tcs math – some mathematics of theoretical computer science

February 22, 2013

Open question: Separated sets in isotropic measures

Filed under: Math, Open question — Tags: , , — James Lee @ 8:26 pm

[Note: This question is trivially impossible, though I leave the original form below. If \mu is the uniform measure on S^{k-1}, then any two sets of \Omega(1) measure are at distance O(1/\sqrt{k}) by concentration of measure. Thus it is impossible to find k sets satisfying the desired bound. I will try to think of the right question and repost. Unfortunately, I now recall having gone down this path a few times before, and I fear there may not be a relevant elementary open question after all.]

Here is an interesting and elementary (to state) open question whose resolution would give an optimal higher-order Cheeger esimate. The goal is to replace the factor {k^{O(1)}} in Theorem 1 of the previous post with a {\mathrm{polylog}(k)} factor, or even an optimal bound of {\sqrt{\log k}} .

Fix {k \in \mathbb N} and let {\mu} denote a probability measure on the {(k-1)} -dimensional sphere {S^{k-1}} . For the purpose of this question, one can assume that {\mu} is supported on a finite number of points. Suppose also that {\mu} is isotropic in the sense that, for every {\theta \in S^{k-1}} ,

\displaystyle  \int_{S^{k-1}} \langle x, \theta\rangle^2 \,d\mu(x)= \frac{1}{k}\,.

Now our goal is to find, for some {\varepsilon, \delta > 0} , a collection of (measurable) subsets {U_1, U_2, \ldots, U_k \subseteq S^{k-1}} such that {\mu(U_i) \geq \varepsilon/k} for each {i=1,2,\ldots,k} , and such that for {i \neq j} , we have

\displaystyle  \min_{x \in U_i, y \in U_j} \|x-y\|_2 \geq \delta\,.

In Lemma 5 of the previous post, we proved that this is possible for {\varepsilon \gtrsim 1} and {\delta \gtrsim k^{-5/2}} . In this paper, we improve the estimate on {\delta} somewhat, though the best-known is still {\delta \gtrsim k^{-c}} for some {c > 0} .

Question:
Is it possible to achieve {\varepsilon, \delta \gtrsim 1/\mathrm{poly}(\log k)} ? One could even hope for {\varepsilon \gtrsim 1} and {\delta \gtrsim 1/(\log k)} .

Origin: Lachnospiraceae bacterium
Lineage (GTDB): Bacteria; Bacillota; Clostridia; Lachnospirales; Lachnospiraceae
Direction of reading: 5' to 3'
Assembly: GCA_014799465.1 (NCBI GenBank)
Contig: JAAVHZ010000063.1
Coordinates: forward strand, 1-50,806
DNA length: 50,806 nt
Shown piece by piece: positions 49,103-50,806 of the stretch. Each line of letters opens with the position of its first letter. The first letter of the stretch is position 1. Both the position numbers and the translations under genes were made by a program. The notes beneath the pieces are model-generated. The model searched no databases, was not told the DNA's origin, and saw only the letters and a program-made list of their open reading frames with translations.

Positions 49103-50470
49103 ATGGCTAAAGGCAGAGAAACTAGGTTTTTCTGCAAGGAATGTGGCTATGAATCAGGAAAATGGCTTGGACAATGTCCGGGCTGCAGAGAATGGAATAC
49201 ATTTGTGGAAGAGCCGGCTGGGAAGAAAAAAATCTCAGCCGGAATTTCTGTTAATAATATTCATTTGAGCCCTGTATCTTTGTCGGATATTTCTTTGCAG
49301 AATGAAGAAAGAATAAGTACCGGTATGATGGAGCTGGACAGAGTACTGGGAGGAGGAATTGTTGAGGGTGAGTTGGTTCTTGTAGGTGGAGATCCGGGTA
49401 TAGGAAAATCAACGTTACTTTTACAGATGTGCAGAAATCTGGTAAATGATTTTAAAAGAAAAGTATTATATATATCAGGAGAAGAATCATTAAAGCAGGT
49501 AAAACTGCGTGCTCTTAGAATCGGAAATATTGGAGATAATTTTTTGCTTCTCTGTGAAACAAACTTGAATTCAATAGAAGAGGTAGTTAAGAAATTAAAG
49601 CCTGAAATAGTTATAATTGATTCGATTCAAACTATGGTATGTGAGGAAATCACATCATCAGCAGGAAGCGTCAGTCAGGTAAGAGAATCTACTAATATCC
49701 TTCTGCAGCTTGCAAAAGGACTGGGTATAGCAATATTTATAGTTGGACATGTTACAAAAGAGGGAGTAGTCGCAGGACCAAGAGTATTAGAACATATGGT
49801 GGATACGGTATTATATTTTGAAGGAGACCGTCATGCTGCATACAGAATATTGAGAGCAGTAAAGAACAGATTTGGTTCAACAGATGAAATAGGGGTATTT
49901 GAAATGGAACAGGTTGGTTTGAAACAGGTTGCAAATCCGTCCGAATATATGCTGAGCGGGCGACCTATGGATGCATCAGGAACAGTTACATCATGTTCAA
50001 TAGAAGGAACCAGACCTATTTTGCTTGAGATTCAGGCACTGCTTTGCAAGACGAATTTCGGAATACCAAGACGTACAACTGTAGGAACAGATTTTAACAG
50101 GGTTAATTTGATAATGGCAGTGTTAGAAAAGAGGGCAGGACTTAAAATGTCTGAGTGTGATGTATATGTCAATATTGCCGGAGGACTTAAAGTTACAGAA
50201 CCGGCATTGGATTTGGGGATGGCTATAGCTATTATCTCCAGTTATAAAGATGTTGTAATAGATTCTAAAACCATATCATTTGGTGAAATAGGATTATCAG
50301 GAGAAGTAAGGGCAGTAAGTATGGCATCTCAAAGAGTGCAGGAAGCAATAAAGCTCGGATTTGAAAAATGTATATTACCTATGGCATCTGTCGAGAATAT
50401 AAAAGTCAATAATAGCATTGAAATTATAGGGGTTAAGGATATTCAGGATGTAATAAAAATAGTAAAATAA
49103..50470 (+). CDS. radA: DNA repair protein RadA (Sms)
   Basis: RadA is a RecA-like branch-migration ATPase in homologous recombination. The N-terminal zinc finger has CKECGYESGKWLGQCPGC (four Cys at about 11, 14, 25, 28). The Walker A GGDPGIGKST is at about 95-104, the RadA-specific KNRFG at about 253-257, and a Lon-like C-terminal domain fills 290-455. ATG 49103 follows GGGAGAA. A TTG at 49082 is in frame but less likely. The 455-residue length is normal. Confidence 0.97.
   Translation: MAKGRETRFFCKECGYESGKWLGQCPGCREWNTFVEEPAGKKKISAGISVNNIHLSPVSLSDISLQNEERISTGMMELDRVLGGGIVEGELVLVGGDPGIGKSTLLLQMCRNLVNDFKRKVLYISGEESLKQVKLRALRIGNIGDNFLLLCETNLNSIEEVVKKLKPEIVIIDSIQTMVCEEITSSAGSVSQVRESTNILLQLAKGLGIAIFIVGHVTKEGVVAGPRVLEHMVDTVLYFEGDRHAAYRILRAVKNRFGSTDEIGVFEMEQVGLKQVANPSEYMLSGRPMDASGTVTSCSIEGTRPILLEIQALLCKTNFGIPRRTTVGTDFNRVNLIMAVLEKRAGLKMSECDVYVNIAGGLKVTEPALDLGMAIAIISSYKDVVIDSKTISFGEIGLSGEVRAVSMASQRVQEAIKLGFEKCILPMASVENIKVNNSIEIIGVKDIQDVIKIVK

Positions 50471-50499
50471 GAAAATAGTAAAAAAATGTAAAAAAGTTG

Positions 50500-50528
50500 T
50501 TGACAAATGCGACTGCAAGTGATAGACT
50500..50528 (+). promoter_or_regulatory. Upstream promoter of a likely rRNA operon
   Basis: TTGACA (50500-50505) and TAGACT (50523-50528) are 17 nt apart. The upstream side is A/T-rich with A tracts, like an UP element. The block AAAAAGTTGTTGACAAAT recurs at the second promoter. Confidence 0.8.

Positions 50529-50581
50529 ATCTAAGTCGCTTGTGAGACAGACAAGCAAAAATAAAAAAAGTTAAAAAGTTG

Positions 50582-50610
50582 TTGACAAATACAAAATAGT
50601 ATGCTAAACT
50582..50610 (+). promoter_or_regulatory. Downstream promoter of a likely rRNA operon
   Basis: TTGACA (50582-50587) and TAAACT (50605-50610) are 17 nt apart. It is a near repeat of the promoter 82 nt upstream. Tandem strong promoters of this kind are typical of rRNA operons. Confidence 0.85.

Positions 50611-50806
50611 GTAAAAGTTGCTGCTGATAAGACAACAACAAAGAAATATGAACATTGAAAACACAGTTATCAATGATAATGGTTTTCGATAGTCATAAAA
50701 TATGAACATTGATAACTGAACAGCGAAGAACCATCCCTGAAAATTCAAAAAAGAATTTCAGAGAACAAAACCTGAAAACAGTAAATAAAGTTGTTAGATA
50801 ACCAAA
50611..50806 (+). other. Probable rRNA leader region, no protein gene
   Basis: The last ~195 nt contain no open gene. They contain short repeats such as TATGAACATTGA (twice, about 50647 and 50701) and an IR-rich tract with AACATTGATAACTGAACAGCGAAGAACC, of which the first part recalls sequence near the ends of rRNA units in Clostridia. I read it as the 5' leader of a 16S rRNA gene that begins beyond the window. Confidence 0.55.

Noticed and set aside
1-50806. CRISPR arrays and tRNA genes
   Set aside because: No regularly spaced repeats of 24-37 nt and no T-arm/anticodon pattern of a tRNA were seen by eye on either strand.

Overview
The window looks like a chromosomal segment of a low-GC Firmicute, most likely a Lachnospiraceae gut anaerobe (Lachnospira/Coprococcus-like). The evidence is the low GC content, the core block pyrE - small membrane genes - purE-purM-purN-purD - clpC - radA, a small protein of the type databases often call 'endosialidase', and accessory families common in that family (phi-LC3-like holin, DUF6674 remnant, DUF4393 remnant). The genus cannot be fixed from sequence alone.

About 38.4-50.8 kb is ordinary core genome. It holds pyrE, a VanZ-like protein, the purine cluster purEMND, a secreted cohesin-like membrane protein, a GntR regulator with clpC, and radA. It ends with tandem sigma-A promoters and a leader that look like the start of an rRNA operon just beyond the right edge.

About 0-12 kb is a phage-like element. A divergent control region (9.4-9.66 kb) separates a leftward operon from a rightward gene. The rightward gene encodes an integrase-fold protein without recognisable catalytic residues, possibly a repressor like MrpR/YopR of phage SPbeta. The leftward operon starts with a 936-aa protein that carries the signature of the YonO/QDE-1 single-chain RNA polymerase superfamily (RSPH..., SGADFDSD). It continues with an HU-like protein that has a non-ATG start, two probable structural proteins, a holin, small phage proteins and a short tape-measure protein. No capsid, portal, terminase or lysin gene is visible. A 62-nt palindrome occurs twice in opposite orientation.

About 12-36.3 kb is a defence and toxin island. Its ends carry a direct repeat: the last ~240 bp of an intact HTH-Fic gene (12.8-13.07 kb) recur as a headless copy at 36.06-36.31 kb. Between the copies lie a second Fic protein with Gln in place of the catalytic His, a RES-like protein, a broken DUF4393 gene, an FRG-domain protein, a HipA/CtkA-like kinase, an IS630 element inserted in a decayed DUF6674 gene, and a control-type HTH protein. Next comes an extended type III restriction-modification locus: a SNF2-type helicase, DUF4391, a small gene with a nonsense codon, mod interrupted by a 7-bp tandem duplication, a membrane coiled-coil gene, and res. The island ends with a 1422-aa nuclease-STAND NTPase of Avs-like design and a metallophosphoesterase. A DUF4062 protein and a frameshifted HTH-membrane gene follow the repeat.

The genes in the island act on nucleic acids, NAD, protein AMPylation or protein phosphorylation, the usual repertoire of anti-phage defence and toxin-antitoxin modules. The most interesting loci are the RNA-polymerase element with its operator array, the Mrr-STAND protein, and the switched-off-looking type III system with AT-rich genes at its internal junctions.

Two extreme cases are when (1) {\mu} is uniform on {S^{k-1}} , or (2) {\mu} is uniform on the standard basis {\{e_1,e_2,\ldots,e_k\}} . In the first case, one can easily achieve {\varepsilon,\delta \gtrsim 1} (in fact, one could even get {100k} sets satisfying these bounds). In the second case, taking each set to contain a single basis vector achieves {\varepsilon = 1} and {\delta = \sqrt{2}} .

If one only wants to find, say, {\lceil 3k/4\rceil} sets instead of {k} sets, then it is indeed possible to achieve {\varepsilon \gtrsim 1} and {\delta \gtrsim 1/O(\log k)} . [Update: This is actually impossible for the reasons stated above. To get the corresponding bounds, we do a random projection into O(\log k) dimensions. This only preserves the original Euclidean distances on average.] Furthermore, for {\varepsilon \gtrsim 1} , this bound on {\delta} is asymptotically the best possible.

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3 Comments »

  1. How much slack is allowed in the isotropic condition? Suppose $\mu$ is supported on $x_1,\ldots,x_n$ and we don’t have $\sum_i x_ix_i^T = k^{-1}\cdot I$, but we do have, say, $\|\sum_i x_ix_i^T – k^{-1}\cdot I\| \le \gamma$. Is there some value of $\gamma>0$ that is still acceptable for your application?

    Comment by minilek — February 23, 2013 @ 5:28 pm

  2. Oh right $\mu$ is part of the input …my above question is probably nonsense.

    Comment by minilek — February 23, 2013 @ 5:30 pm

  3. It’s possible that it holds in this greater generality, but even the perfect isotropy case is open.

    Comment by James Lee — February 24, 2013 @ 10:42 am


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